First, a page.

In "Drowning in Music Lesson Planning" (August 2012), I mentioned some of the ideas I had for studio performances. One was the idea of having a performance at the neighbourhood café in lieu of a winter recital.
Last week, we had our Studio Winter Showcase at Caffe Crema. I have heard back from all students and families who were part of the event, and have taken some time to reflect on the experience.
It was a good thing I confirmed my booking from August. My contact quit her job and didn't pass the details to the remaining staff. My worries intensified when I overheard the sound technician complain about a booking that fell through the cracks.
We got everything sorted out more or less. There was a bit of miscommunication about the layout. It was workable though, so not a big deal.
I booked the café from 1:00 - 4:00 PM. The afternoon was comprised of three sets, with 10-minute intermissions to allow people to come and go, place their orders and visit. One of my students came early to help with the set up. She also volunteered to emcee as well. Another student relieved her when she got ready to perform. Other students, along with their parents, helped out with setting out the programmes and packing up. That worked out beautifully.
Feedback has been overwhelming positive. Many enjoyed the cozy atmosphere of the cafe. They liked the "come and go" casualness and found that it was easier to get family and friends to come.
Hands down, everyone enjoyed the food and drinks. I am willing to bet $1,000 Maestro Bucks that some of them will become regular customers at Caffe Crema.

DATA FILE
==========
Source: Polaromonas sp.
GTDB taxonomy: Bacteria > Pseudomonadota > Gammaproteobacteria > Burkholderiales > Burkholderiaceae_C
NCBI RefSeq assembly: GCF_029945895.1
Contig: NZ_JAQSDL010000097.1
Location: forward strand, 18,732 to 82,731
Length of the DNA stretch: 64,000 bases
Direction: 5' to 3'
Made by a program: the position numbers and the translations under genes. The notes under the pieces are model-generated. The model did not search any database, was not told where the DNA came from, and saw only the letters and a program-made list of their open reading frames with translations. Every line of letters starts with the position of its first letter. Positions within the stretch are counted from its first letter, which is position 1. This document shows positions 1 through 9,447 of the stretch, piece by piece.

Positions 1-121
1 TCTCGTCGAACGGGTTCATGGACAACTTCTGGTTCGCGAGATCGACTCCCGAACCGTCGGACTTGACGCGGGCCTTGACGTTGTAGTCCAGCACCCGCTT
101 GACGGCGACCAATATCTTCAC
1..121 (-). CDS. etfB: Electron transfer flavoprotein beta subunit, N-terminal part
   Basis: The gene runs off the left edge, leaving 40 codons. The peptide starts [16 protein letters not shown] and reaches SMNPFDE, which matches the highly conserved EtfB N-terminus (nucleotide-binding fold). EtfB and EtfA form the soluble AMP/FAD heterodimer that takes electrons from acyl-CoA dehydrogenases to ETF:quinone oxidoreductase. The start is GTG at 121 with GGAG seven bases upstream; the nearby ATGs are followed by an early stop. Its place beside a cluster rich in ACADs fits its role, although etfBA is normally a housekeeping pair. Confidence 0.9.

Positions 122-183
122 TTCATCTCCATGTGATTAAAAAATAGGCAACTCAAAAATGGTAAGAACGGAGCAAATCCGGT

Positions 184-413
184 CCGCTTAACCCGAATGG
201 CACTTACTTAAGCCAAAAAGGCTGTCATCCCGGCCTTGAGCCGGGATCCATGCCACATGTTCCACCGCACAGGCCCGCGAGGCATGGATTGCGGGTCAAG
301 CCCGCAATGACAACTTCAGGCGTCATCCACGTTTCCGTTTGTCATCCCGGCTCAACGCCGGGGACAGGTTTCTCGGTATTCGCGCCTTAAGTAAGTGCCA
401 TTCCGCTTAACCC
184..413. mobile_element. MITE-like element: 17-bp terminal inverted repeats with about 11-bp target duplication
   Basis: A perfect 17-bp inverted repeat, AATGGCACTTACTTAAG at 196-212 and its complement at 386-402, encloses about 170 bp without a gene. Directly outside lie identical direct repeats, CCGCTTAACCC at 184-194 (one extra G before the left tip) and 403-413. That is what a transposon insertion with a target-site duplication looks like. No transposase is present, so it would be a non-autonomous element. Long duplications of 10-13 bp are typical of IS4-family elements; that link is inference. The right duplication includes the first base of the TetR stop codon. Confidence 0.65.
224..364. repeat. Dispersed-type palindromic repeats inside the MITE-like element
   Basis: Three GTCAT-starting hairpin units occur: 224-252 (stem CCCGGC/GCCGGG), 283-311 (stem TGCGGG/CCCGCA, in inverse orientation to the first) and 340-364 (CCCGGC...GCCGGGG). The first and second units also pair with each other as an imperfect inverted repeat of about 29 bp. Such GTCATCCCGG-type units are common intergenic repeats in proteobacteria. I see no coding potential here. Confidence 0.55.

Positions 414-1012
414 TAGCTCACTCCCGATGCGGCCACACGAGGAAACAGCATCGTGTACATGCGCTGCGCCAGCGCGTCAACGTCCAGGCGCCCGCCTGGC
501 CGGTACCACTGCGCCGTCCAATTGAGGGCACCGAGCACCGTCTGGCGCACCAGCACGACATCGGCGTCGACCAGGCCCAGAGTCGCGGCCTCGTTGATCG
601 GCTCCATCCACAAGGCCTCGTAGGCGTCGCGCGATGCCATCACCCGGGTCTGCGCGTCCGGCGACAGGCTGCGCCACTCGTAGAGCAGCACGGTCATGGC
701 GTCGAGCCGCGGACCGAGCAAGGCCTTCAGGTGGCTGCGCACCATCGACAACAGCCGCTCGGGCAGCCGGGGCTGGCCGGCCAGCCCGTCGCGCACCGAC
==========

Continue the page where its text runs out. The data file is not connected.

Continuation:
Everyone did admit to feeling more nervous than they do at recitals. This can be attributed to three factors:
- Uncertainty over a different venue
- Uncertainty over playing a different instrument
- Fear over playing in public
For most of my students, this was their first public performance. Studio recitals and examinations are private. Music festivals are semi-private. The idea of playing for a bunch of "random" people with absolutely no connection to my studio or their families was terrifying for some of them.
My very first performer of the day walked in with tears streaming down her face. She absolutely didn't want to play in public. For a fleeting moment, I thought, "Oh no! Should I have made it a private performance? Did I introduce this change too abruptly?"
Several of us gave her hugs and encouragement. She got up there and played her entire set of five songs. Her voice didn't betray how nervous she was when she introduced each piece. She was able to smile after all was said and done.
Was it a perfectly clean performance? No. Was it a fluent performance? Yes. Then that's all we can ask for.
I only heard one negative comment. That's bound to happen with any public performance. My knee-jerk reaction was to never have my students do anything like this again - to protect them from ever hearing such criticism. Later, I came to the realization that it's not my job as their teacher to shield them from criticism but rather, to help them deal with it - to use the constructive criticism and discard the rest.
Will I do something like this again as a performance opportunity for my students? Probably. Only two said they would rather not do it again and I have a couple of options for them. Would I go back to Caffe Crema? It's a definite possibility.
Most of them enjoyed performing on a different stage. They gave me variations on this theme, "I was more nervous than usual, but as you said not everyone was listening. I'll never see those random people again." That showed in their playing, enough for some of the "random people's" kids to inch closer to the action. Clear enough for my friend and fellow teacher, Sharon Fast to say, "It's great to see what other teachers are doing in their studios and you are really bringing out the creativity in those kids! And they really seem to enjoy music making!"